Mud, glorious mud and these festivalgoers were wallowing in it. Despite the weather, thousands attended Bluesfest.
Mud, glorious mud and these festivalgoers were wallowing in it. Despite the weather, thousands attended Bluesfest.

It’s blues in the ooze!

Music, mud and mayhem on the roads – that was Easter at Byron Bay which saw the 20th East Coast Blues and Roots Festival at Belongil Fields attract 85,000 fans over five days.
With rain a constant companion and despite the best efforts of organisers, the venue was quickly turned into a sea of mud with gumboots becoming the necessary footwear of choice.
Despite the trying conditions, festival director, Peter Noble, described it as possibly ‘the best Bluesfest we’ve had yet’ and it was going to be hard to top it next year for the 21st anniversary festival.
“If you wore designer shoes this year, then the weather may have claimed them inside 30 minutes,” he said.
“But, people here are absolutely beaming and having the time of their lives.
“It’s incredible that we’ve had such a great turnout during an economic downturn, and in fact, three or four stores in Byron Bay said that they’ve had their biggest shopping days ever, so it’s a big win for the business community here too.”
Mr Noble said that musically there were just too many highlights to mention everybody.
He said that John Butler performed fantastically; Ruthie Foster thrilled with her soul-powered folk and blues; the Blind Boys of Alabama were jaw-droppingly great and Ben Harper’s new band Relentless 7 debuted to Australian audiences by rocking so hard it ‘scared’ him.
“Tim Finn was astoundingly good and his voice was wonderful,” he said. “Blues Traveler was one of the best live bands that I’ve ever seen. Eric Bibb was so good. Paul Kelly has never gone over so well at Bluesfest and Terrance Simien played an amazing zydeco set.”
“The new InDIG stage proved to be a massive hit and will be a permanent fixture at Bluesfest from now on.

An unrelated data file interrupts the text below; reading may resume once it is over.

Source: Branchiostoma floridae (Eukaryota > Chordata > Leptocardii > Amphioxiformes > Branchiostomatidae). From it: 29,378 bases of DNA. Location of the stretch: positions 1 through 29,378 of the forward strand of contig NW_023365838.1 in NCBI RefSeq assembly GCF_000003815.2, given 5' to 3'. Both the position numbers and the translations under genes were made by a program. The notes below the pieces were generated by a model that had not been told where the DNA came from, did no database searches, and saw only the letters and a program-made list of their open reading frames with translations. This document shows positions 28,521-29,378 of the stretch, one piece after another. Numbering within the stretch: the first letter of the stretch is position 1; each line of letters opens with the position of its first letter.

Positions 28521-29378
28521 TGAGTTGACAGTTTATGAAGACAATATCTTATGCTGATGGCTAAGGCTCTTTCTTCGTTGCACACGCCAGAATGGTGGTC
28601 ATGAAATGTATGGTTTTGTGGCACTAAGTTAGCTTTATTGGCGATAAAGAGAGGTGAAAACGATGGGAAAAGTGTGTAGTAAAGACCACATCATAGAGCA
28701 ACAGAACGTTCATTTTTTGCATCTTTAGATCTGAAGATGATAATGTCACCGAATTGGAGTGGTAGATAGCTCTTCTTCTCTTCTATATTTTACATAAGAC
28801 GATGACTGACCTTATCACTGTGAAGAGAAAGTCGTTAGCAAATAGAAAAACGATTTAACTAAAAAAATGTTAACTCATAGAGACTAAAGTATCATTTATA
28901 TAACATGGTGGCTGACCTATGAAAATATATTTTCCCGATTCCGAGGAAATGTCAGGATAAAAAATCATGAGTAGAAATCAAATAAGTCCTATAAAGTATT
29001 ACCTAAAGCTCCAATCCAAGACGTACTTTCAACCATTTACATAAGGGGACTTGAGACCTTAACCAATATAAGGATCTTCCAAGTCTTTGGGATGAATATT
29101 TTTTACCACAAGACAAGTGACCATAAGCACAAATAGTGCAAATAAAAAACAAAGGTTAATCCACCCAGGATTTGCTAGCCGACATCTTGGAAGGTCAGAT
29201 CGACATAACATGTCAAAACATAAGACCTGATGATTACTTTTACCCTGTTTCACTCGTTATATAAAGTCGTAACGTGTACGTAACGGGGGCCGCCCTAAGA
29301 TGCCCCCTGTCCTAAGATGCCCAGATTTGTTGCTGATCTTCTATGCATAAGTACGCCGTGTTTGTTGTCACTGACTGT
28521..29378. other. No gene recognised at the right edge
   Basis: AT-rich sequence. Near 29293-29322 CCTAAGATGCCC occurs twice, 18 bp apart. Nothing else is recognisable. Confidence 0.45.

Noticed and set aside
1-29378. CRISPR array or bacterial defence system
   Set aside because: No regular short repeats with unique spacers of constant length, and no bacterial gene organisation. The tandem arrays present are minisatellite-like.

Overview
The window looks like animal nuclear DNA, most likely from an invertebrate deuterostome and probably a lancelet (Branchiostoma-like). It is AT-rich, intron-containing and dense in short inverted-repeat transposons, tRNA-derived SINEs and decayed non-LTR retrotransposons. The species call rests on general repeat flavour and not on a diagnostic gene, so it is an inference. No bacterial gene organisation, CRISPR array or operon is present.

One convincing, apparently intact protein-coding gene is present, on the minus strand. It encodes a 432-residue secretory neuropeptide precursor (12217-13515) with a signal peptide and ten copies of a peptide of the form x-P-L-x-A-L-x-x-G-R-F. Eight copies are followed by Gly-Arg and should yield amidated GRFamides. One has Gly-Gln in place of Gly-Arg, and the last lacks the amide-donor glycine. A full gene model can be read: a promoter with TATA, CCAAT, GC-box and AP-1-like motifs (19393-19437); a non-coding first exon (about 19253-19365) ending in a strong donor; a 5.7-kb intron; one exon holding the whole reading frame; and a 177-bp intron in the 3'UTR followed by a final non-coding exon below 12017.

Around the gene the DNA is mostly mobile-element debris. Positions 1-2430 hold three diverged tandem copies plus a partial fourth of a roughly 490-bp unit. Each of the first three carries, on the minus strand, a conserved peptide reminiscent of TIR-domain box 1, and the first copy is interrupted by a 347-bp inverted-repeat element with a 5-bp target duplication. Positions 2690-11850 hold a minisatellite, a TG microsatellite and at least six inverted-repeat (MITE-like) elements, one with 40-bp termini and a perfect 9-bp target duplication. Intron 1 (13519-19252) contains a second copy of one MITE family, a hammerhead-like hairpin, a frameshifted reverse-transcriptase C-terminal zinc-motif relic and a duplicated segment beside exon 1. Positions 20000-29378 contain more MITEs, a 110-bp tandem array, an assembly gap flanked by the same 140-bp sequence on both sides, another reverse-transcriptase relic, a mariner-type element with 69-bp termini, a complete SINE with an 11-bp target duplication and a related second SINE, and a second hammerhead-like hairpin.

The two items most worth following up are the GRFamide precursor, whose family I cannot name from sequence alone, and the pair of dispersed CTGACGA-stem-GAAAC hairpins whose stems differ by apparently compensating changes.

Mr Noble said that council approvals permitting, the Bluesfest team now looked very much forward to staging its 21st festival in 2010 at its new home on land bought at the Tyagarah Tea Tree Farm.
While the festival was a major success, as Easter was for many businesses in the town, the huge crowds led to traffic mayhem in the town with the CBD clogged with cars for much of the holiday break.
There were times when cars were bumper to bumper in Bangalow Road back to Byron Bay High School and of course there were major snarls in Ewingsdale Road.
On Monday, with the addition of the Byron Bay markets at the Butler Street Reserve, it was almost a gridlock situation in the CBD.
Byron Bay Police Duty Officer, Inspector Owen King said the traffic was a ‘nightmare’.
Inspector King said while there were no major incidents, there were a number of arrests in the town for minor drug and street offences.
He said at the festival site, where police mounted a two-day, drug sniffer dog operation, there were 137 people detected as having drugs in their possession.
Of those, 23 were given notices to attend Byron Bay Local Court on April 30, while the remainder were given cannabis cautions, he said.
From last Thursday to Monday afternoon, police charged 42 drivers with drink driving with 16 drivers testing positive to drugs.

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